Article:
Homebrewing Stack Exchange is a question and answer site for dedicated home brewers and serious enthusiasts. Join them; it only takes a minute:

Sign up
Here's how it works:
  1. Anybody can ask a question
  2. Anybody can answer
  3. The best answers are voted up and rise to the top

Say I wanted to make an ale which has some of the banana characteristics of a Belgian yeast, but also wanted some of the citrusy flavors of an American ale yeast. Could I achieve this by making a starter which is half Belgian yeast and half American yeast (or maybe some other ratio)? What results should I expect from introducing two (or more!) strains of yeast in the same batch?

share|improve this question
up vote 4 down vote accepted

I do not know of any American Ale yeasts that provide citrusy flavors. Its all hop derived. American Ale yeast is very neutral in flavor. So yes you can mix them, but the only fermentation character you will really detect will be from the belgian strain.

I have done some interesting blending of English Ale yeast and American Ale yeast in the past. The flavor was all English in character, just mildly subdued. I used two yeast strains I was very very familiar with so I can say subdued with confidence.

But the reason why I blended them wasn't for flavor it was for flocculation. I was wondering if the super flocculant nature of the the English yeast would help to pull down the American strain (which normally takes much longer and cooler temps to flocc well).

And yes indeed all the yeast flocculated out quite nicely. It wasn't 100% like the English would be alone, but man it was really improved over American alone.

The strains I used were WLP001 from WhiteLabs and S-04 from Fermentis.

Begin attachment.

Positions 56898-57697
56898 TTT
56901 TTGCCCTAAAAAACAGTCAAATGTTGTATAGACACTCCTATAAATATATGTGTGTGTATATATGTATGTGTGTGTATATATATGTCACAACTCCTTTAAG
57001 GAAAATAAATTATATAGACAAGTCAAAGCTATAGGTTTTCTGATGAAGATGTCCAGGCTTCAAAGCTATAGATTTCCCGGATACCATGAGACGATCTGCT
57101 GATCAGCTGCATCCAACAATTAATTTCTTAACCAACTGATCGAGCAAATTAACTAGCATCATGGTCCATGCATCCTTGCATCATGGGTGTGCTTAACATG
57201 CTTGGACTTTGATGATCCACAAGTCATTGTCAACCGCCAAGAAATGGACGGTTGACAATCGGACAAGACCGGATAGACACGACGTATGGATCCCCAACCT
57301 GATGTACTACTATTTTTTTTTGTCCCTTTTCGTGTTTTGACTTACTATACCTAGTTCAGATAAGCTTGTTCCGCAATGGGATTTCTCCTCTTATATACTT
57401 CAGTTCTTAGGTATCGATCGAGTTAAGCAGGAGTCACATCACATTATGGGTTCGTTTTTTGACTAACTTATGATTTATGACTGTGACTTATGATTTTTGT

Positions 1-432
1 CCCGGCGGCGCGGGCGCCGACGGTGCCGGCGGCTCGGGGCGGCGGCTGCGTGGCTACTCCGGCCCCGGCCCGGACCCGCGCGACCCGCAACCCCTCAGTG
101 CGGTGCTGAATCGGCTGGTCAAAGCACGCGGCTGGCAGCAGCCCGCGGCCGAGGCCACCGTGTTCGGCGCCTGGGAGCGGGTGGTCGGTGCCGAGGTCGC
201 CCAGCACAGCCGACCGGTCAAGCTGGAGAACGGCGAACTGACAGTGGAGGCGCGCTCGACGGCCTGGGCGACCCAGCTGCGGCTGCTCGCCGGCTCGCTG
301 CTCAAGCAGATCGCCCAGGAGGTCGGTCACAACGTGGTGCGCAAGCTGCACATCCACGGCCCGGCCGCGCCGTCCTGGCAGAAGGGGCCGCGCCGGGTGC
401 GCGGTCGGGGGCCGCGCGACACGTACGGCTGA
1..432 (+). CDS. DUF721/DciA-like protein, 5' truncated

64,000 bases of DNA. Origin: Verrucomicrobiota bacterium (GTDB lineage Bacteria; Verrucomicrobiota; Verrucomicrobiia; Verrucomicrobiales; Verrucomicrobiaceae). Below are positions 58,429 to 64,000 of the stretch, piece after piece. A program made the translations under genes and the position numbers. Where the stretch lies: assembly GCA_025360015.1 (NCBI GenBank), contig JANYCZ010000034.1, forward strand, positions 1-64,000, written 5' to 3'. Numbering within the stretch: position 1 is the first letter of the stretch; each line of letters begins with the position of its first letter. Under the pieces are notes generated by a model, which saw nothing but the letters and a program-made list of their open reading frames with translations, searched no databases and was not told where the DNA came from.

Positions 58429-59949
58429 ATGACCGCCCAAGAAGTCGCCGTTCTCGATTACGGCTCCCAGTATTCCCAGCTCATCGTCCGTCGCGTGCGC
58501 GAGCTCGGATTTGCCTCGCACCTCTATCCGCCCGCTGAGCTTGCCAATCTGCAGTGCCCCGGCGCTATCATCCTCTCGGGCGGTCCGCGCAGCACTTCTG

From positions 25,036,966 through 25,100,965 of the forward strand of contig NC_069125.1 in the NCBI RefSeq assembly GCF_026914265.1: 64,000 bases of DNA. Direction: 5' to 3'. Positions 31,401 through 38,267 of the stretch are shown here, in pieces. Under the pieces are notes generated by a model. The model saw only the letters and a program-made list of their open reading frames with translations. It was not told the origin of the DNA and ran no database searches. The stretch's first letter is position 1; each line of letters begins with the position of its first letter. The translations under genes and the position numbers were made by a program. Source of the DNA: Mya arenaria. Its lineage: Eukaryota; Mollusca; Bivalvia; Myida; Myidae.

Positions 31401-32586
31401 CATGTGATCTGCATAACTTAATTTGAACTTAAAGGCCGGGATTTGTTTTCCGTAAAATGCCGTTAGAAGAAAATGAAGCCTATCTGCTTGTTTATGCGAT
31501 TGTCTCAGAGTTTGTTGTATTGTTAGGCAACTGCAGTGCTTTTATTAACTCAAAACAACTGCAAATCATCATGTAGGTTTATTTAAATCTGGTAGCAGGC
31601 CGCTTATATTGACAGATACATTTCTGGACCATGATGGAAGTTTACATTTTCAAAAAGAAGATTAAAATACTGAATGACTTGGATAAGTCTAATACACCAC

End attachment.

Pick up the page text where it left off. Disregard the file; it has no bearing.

Good luck with the experiment.

share|improve this answer
What are the chances that the English yeast simply out competed the American yeast in your experiment above? – Mattress Sep 23 '10 at 14:53
I was curious about this too. Has anyone done any scientific studies along these lines? – Bill Sep 23 '10 at 19:52
I suspect that there wasn't much of a competition loss. The English Ale flavor was muted significatly suggesting that the american ale yeast did indeed ferment some percentage of the bill – brewchez Sep 29 '10 at 15:16
You can see a study where WhiteLabs did basically just this cross (American X English) for lowering attenuation except using WLP002. whitelabs.com/sites/default/files/… – fthinker Aug 12 '15 at 20:11

Multiple single strain fermentation followed by blending gives much better control over the combined yeast character and is way more reproducible.

It goes like this. Split the batch into multiple fermenters, innoculating each with a different yeast strain. You can split the wort volume equally the first time you brew the recipe. Ferment each part optimizing temperature for each yeast strain (e.g., hotter WLP565, colder for US-05). After fermentation and conditioning, just prior to packaging, you can experiment blending in a small glass with different ratios to reach the desired yeast profile and complexity. When you found the ideal ratio, package according to it and take note. Next time you brew the recipe again, split the wort following this ideal ratio for maximum utilization.

share|improve this answer

Your Answer


By posting your answer, you agree to the privacy policy and terms of service.

Not the answer you're looking for? Browse other questions tagged or ask your own question.